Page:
Call it clichéd, predictable, yet another teen movie, whatever – anyway you cut it, Raise Your Voice is a sad attempt by Hilary Duff to win the hearts and minds of prepubescent teen girls everywhere. With trite dialogue, obvious plot twists, and a sickeningly sweet performance by Duff, Raise Your Voice falls flat before it ever gets a chance to fly.
Voice follows Duff as she portrays Terri Fletcher, a 16-year-old, all-American girl who attends church every Sunday and loves her family, but secretly yearns to break free of her overprotected, sheltered life. When a devastating tragedy occurs, Terri is spurred into living her dreams and persuades her less-than-enthused parents to let her attend a musical academy's summer program in Los Angeles, California. While there, Terri – of course – has all the life-altering experiences that change her into the type of person she wants to be, such as falling in love, dealing with peer pressure, and making friendships that will last forever.
It's not so much Duff's squeaky-clean image that makes Raise Your Voice unbearable – well, it is a large part of it, to be honest – but more the blatantly obvious plot and script that unfold as the movie progresses. With lines such as "This place is the scariest, hardest, best thing that has ever happened to me," how could she not succeed?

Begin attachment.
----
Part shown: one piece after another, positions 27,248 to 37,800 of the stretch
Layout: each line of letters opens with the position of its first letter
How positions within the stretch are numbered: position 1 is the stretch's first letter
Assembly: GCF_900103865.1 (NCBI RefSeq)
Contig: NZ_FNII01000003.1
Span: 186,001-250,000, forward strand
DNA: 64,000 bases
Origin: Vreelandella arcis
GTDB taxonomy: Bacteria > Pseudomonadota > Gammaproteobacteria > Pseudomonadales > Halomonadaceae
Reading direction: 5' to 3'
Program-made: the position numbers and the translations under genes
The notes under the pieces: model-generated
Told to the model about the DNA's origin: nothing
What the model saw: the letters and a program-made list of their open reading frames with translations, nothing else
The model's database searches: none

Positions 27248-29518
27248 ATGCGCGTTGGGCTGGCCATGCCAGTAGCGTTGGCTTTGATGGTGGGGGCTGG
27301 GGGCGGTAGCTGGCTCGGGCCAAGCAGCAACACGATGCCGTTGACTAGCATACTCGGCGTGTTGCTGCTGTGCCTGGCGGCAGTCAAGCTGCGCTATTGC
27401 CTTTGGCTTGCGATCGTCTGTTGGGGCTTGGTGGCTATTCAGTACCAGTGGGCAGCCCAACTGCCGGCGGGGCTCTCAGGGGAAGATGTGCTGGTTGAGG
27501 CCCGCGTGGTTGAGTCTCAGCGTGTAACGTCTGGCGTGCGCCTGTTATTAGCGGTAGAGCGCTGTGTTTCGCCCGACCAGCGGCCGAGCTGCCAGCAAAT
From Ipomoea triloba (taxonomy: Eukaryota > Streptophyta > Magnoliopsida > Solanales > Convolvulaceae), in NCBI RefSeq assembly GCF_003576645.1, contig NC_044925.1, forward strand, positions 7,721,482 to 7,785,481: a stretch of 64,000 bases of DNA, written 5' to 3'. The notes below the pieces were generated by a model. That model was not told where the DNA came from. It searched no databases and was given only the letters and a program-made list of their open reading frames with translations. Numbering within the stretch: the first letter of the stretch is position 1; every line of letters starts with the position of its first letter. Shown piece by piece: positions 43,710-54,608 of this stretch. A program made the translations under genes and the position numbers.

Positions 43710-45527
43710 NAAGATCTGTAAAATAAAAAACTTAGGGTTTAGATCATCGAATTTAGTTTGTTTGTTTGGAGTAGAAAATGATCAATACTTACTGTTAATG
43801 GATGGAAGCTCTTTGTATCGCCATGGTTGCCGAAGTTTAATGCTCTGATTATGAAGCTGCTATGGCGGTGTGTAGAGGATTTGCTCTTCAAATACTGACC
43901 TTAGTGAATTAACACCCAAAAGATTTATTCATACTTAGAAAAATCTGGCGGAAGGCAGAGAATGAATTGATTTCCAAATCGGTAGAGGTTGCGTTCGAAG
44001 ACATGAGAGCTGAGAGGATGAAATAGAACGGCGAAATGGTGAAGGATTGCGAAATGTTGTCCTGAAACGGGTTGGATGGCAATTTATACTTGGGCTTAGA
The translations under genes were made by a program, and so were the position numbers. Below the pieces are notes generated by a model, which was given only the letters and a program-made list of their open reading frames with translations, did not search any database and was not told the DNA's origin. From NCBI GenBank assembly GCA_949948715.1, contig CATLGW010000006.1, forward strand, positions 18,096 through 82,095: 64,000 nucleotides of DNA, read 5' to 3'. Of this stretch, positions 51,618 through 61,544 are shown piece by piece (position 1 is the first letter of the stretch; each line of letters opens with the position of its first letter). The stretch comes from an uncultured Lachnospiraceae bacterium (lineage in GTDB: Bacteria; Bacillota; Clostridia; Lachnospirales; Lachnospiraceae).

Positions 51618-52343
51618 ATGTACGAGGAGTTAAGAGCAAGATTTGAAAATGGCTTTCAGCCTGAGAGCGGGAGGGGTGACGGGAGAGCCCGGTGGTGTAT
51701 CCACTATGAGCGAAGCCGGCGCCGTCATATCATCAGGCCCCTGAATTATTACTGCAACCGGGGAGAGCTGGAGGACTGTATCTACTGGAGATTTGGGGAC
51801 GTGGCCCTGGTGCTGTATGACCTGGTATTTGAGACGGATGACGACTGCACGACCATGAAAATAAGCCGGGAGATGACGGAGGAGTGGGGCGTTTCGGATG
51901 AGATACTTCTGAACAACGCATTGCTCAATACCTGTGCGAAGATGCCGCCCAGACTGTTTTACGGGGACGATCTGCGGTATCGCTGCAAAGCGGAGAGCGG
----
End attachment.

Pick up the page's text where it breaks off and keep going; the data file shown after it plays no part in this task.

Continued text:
Banality aside, there are some positive aspects of Raise Your Voice which deserve to be recognized. As annoying in large doses as she is, Duff still manages to convey an innocent, sugary-sweet image that only gets reinforced with each bubblegum pop song she sings. An enjoyable performance by newcomer Oliver James and a cameo by pop singer Ashlee Simpson also make Voice a little more bearable, if only for a 12-and-under crowd.
"Haven't I heard of this movie before?" you may be asking yourself, and the answer is, sure. Except it was called Flashdance, Fame, She's All That, Save the Last Dance, or, for those few people who actually saw it, Glitter. All of which, unfortunately, did this storyline a lot better than Duff attempts to in Raise Your Voice.
Raise Your Voice (103 minutes) is rated PG for a traumatic accident that may disturb the prepubescent crowd, and for nauseatingly sweet amounts of the blonde that is Duff.
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